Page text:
is 0 because of the demanded unity input power factor. The AD method is included in the proposed scheme through adding damping current
to
and
. Thus, the new input current reference is expressed as:
Control scheme of OCC strategy for AC–DC MC with AD.
The demanded phase currents in
abc
coordinates are obtained by applying this transformation equation:
According to the zerocrossing point of each demanded phase current, each input current cycle is evenly divided into six sectors to realize OCC control (
Fig. 7
).
Demanded phase currents and corresponding sectors.
Sector number
N
is determined by:
where
The input phase, whose current direction is opposite the other two phases, is the dominant phase in each sector. The other two input phases are auxiliary phases; the products of the absolute values of their corresponding demanded phase currents and switching period
T
_{s}
are current references indicated by
in
Fig. 6
. The OCC controller instantaneously compares the current references with the integrated output current to determine duty ratios. Resulting switching signals
S
_{α}
,
S
_{β}
, and
S
_{0}
are distributed to proper bidirectional switches in accordance with the sector number.
Without loss of generality, assuming demanded input currents are in sector 1, DC output polarity is positive and output inductor is large enough to guarantee continuous and constant output current. In this example, the dominant phase is input phase
α
and current references
are
respectively. The bidirectional switch S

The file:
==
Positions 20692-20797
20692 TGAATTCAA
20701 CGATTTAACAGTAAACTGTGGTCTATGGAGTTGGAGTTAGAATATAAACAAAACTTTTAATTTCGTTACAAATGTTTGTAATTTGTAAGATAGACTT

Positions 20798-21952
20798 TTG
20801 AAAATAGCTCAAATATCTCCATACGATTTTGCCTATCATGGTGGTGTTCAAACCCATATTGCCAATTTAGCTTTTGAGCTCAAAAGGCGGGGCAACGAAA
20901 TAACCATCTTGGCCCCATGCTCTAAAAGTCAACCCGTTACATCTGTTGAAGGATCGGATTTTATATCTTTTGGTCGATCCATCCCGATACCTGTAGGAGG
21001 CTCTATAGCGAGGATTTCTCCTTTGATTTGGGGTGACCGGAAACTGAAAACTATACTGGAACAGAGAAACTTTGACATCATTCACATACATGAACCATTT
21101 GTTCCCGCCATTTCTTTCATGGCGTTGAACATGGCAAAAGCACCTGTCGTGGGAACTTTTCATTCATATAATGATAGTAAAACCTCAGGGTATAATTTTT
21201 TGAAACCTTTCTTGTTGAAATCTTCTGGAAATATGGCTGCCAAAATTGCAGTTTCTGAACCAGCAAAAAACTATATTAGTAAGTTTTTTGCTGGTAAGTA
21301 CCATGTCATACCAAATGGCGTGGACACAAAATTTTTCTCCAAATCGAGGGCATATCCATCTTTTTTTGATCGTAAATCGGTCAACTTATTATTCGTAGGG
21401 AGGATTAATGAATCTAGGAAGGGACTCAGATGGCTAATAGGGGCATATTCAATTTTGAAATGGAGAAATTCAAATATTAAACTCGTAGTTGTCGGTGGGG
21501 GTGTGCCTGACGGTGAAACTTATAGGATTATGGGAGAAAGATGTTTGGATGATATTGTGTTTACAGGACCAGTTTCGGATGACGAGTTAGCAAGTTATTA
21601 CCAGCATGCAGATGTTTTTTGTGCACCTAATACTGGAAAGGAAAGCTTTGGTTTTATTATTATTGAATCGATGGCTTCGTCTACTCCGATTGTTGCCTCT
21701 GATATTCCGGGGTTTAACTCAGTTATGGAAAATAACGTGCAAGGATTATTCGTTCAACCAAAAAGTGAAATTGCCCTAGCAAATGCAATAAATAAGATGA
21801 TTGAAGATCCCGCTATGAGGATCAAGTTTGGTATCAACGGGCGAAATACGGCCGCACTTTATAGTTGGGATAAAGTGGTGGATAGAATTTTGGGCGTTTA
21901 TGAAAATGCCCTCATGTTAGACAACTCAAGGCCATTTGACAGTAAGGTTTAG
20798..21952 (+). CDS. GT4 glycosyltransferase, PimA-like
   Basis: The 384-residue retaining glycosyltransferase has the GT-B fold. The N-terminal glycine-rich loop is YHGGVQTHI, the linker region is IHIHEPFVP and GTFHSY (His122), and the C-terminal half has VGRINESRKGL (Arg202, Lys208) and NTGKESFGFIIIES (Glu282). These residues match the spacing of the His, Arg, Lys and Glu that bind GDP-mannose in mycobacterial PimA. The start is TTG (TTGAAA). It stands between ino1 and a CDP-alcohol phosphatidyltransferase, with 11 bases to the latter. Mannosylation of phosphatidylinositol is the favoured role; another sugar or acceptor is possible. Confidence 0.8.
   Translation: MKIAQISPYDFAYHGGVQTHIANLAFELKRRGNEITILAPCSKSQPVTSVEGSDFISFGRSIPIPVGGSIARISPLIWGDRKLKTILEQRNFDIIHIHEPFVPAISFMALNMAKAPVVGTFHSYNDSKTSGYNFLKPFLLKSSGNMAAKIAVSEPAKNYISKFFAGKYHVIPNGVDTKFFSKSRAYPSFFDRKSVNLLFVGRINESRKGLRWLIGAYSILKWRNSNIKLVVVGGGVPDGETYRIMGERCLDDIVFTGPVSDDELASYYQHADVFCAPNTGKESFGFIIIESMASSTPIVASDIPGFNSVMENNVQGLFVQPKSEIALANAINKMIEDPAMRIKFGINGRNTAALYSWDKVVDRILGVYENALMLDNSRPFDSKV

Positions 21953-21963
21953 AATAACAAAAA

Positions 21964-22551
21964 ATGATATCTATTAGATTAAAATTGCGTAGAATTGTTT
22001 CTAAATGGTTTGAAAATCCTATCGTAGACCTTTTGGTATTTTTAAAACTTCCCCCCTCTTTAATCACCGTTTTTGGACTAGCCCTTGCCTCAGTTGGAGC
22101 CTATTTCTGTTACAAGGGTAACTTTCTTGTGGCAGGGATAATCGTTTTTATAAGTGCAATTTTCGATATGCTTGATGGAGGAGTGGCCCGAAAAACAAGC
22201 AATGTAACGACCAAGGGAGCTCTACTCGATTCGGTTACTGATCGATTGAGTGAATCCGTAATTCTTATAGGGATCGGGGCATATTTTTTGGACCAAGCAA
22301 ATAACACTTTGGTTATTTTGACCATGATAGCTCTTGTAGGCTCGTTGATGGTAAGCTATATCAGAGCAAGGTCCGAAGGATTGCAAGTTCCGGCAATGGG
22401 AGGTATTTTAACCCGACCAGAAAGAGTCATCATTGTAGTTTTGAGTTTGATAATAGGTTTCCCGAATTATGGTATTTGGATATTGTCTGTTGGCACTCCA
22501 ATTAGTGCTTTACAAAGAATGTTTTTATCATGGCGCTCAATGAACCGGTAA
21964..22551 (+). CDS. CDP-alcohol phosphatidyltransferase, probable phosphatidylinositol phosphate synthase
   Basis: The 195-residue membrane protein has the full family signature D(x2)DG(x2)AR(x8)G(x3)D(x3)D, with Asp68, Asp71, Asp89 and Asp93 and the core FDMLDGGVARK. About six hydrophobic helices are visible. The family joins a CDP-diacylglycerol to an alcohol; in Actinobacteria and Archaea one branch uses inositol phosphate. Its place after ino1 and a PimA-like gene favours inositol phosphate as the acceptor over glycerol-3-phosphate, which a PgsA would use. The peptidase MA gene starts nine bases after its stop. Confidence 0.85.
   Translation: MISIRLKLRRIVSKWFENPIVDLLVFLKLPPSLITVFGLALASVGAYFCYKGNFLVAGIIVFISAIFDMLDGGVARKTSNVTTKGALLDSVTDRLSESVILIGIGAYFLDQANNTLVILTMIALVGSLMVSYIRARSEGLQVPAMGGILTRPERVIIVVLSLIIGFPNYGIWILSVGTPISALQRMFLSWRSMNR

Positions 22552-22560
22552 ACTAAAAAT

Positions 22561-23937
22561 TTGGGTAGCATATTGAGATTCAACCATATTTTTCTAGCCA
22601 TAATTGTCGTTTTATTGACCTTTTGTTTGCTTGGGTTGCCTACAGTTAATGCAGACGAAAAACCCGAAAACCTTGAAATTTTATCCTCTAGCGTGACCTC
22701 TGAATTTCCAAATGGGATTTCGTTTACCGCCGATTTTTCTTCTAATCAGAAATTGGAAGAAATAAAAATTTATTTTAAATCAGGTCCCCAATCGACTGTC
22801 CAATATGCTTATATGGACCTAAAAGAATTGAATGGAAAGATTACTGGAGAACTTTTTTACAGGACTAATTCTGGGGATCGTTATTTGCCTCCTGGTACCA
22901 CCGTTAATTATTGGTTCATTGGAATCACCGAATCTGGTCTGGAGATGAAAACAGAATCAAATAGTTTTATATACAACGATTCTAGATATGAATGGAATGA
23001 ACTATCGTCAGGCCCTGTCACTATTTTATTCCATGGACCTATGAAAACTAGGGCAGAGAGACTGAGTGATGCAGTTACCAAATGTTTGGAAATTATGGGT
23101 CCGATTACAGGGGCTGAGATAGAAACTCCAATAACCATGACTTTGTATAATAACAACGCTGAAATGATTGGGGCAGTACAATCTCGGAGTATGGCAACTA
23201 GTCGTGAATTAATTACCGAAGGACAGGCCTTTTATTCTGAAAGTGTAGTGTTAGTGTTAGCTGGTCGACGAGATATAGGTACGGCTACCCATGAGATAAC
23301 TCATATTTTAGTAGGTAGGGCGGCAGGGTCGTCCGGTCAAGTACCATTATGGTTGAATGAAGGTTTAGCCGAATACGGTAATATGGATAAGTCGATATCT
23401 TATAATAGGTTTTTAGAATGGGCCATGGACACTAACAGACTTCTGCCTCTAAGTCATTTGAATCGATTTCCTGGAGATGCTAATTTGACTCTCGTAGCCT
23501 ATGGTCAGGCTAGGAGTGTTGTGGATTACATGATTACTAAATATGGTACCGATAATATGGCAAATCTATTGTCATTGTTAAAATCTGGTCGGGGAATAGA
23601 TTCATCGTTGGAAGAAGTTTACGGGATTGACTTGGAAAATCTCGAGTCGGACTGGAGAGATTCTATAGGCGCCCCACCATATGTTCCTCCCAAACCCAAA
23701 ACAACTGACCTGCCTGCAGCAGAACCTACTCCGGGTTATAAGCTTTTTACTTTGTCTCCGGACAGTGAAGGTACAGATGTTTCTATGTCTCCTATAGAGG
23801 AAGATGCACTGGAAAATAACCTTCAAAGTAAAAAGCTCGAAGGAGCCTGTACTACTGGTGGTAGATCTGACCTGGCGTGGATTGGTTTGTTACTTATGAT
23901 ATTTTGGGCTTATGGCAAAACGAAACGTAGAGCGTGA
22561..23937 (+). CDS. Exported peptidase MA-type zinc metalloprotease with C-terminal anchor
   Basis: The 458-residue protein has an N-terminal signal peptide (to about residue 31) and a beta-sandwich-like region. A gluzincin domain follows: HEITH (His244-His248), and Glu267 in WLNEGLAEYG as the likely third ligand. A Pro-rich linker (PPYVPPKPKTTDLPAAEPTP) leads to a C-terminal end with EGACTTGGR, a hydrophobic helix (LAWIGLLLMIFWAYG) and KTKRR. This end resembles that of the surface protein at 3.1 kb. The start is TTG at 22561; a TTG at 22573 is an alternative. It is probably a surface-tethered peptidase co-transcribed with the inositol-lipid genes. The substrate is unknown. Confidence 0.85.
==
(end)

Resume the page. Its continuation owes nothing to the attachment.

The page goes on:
_{1}
is kept on in the entire region to provide a path for the output current flowing from the power source to the DC load. Switches S
_{3}
and S
_{5}
are kept off to avoid input short circuit; and S
_{2}
, S
_{4}
, and S
_{6}
in the lower bridge arm are turned on successively at following a switching frequency sequence (
Fig. 8
).
Switching sequence and integrator waveform in sector I.
1) At the beginning of each switching period, S
_{6}
is switched on, whereas S
_{2}
and S
_{4}
are switched off to enable the output current
I
_{o}
to flow back to input phase
c
. The resulting equivalent circuit is shown in
Fig. 9
(a). The OCC controller integrates the output current and compares the result of
i
_{inte}
to the current reference
in this example, until the two values equal each other at time instance
t
_{α}
.
2) S
_{4}
is switched on, whereas S
_{6}
is switched off to commutate the load current from input phase
c
to input phase
b
, as shown in
Fig. 9
(b). The integrator is reset to zero at the same time and repeat the first integration procedure with current reference changed to
. Consequently, integration result
i
_{inte}
reaches current reference
at time instance
t
_{β}
.
Equivalent circuit of AC–DC MC in sector I.
3) Finally, only S
_{2}
is switched on in the lower bridge arm. The yielding equivalent circuit is illustrated in
Fig. 9
(c). Doing so totally disconnects the input and output sides, such that no power is transmitted from the source to the DC load. All three input currents, as well as the integrator, remains at zero from
t
_{β}
to the end of the switching cycle. S
_{1}
and S
_{2}
provide a freewheeling path for the output current to avoid a detrimental open circuit in the inductive load.
Hence, the average values of the input currents
i
_{ib}
and
i
_{ic}
in one switching cycle are respectively given by (23) and (24).
Based on the assumption that input threephase system is well balanced, the third input current
i
_{ia}
can be obtained by
From (23) to (25), input currents are controlled for reference tracking. Therefore, output voltage is effectively regulated, input power factor is unified, and the AD method is realized without any complex modulation index control. Moreover, only input currents with small absolute values are switched at high frequency; switches connected to the input phase with maximum current absolute value are kept on and off in the entire sector. Consequently, switching losses are greatly reduced.